Monday, January 15, 2007

Peter Plympton Smith

PETER PLYMPTON SMITH, UNESCO's Assistant Director-General for Education, is the highest ranking U.S. citizen on the UNESCO staff. He took up the duties as Assistant Director-General on 20 June 2005.

Educational Qualifications:
Dr. Smith served as Assistant to the Commissioner of Education of Vermont, then in 1970 founded and served as President of the Community College of Vermont (1970-78), concurrently serving as Director, Office of External Programmes of the Vermont State Colleges (1975-76). In 1986, he became Vice President (1986-1988) of Norwich University, Vermont. Between 1991 and 1994, he served as Dean of the Graduate School of Education and Human Development (GSEHD) at George Washington University. From 1994 to 2005 he 1994, he was the Chief Executive Officer and Founding President of California State University, Monterey Bay.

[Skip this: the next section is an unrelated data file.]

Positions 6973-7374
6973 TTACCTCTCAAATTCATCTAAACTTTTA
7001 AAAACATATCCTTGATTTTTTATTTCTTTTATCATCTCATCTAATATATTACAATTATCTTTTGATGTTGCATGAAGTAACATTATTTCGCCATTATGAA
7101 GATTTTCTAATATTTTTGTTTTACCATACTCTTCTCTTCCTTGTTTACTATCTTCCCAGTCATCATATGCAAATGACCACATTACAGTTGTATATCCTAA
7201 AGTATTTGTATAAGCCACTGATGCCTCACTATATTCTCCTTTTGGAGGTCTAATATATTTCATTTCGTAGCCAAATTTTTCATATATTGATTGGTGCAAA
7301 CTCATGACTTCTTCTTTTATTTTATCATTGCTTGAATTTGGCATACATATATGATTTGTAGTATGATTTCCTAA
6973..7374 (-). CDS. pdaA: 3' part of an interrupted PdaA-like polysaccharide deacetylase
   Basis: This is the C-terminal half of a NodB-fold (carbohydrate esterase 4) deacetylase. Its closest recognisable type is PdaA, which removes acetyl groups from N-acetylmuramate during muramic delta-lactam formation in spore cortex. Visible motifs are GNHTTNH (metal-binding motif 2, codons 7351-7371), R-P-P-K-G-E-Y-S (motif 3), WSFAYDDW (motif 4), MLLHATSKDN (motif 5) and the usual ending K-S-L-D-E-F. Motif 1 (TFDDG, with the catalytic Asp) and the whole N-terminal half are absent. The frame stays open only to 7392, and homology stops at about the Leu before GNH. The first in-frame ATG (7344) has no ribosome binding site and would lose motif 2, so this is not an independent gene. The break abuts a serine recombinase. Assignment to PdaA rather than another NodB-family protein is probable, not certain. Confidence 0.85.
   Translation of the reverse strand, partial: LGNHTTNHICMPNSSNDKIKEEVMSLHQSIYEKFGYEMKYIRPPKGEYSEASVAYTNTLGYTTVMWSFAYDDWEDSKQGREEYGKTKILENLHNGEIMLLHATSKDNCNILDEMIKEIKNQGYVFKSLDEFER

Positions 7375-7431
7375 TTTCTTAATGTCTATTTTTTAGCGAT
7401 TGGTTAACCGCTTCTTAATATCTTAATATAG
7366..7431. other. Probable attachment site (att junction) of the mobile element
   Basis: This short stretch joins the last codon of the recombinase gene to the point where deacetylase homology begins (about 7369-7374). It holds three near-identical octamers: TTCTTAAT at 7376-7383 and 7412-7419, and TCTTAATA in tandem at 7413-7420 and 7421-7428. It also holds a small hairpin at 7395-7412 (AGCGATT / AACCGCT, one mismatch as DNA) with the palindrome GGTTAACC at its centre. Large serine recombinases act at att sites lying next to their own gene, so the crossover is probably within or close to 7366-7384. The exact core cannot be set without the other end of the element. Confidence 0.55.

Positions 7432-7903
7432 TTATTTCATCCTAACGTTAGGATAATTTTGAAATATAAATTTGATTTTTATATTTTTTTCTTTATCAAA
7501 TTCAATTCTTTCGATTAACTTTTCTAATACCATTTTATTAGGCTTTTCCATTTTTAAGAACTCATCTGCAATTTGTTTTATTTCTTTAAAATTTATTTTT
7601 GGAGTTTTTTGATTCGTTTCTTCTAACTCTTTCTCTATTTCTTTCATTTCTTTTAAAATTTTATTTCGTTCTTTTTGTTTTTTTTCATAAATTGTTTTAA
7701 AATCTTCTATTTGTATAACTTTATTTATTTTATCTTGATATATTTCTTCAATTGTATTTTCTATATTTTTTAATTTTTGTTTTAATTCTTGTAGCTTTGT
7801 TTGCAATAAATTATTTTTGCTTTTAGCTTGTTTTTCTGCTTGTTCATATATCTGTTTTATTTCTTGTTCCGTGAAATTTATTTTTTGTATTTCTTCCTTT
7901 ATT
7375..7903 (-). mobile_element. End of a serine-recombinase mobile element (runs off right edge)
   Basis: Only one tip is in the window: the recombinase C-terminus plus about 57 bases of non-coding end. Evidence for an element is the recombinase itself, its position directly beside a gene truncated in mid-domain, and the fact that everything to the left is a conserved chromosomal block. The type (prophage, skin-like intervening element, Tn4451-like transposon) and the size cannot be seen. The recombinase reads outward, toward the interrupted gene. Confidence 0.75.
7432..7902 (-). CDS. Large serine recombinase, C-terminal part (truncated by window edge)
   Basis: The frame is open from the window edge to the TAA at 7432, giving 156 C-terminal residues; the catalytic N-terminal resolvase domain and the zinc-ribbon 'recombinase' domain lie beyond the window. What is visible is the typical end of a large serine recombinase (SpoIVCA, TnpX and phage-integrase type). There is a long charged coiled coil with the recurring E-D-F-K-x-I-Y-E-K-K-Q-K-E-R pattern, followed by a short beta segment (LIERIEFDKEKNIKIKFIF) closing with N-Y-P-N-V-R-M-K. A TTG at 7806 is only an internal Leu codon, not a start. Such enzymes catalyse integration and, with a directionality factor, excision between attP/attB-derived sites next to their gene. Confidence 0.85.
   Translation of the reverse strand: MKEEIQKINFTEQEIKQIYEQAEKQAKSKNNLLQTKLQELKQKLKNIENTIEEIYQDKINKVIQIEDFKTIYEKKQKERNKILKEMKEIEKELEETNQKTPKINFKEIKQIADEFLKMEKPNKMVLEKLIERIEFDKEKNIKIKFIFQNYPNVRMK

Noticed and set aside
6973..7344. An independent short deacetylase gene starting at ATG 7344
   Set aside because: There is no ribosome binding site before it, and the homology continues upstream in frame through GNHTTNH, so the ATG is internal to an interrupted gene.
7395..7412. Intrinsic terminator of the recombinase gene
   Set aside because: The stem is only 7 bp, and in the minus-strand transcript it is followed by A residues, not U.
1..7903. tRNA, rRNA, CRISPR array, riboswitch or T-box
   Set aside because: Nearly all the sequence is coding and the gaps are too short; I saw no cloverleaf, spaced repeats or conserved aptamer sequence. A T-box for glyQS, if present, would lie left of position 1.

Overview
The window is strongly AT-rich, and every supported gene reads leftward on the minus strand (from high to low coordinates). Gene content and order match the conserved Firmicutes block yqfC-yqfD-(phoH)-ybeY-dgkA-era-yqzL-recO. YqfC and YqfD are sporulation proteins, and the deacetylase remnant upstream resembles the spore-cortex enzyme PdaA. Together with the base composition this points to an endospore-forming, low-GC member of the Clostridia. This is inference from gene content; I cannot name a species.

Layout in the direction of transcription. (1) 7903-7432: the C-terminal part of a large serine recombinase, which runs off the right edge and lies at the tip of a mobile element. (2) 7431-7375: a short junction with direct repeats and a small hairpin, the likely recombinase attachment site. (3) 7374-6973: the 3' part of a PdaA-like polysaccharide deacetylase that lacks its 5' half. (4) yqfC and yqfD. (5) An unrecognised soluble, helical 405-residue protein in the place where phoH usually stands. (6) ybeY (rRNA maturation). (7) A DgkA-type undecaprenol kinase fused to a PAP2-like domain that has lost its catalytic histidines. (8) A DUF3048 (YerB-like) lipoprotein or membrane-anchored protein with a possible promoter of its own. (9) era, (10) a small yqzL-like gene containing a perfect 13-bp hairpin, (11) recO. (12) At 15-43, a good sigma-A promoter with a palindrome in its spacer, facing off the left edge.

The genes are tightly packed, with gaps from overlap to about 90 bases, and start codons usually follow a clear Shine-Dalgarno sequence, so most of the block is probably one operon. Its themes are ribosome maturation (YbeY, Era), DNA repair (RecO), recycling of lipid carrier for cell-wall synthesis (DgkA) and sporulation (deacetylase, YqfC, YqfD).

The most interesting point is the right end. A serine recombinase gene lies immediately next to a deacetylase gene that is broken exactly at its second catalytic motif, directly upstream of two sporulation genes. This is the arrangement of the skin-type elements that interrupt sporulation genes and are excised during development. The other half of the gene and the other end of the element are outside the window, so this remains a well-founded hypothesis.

Dr. Smith received an M.A. degree in teaching (1970) and doctoral degree (Ed.d) in Education Administration, Planning and Social Policy (1984) both from Harvard University.
Dr. Smith served as State Senator (1980-1982), Lieutenant Governor (1982-1986), and a Member of the U. S. House of Representatives (1989-1990) for the state of Vermont. During his tenure as Congressman-at-large, he served on the Education and Government Operations Committee and on the Select Committee on Children and Youth.
Read Dr. Smiths biography on the UNESCO website or his entry in Wikipedia.

Since his arrival at UNESCO, Dr. Smith has been very much involved in the reform of the educational sector. The Director-General and the Executive Board asked Dr. Smith as he assumed his post to create a decentralized, result-oriented Education Sector that operates more effectively and accountably in achieving its mission. They also asked him to work with the education sector staff to develop an Action Plan and a Management Framework for Education For All (EFA). Navigant Consulting, Inc., a U.S. consulting firm, is reported to have been contracted to advise on the reform. Progress is reported to have been good so far in the planning and reform process.

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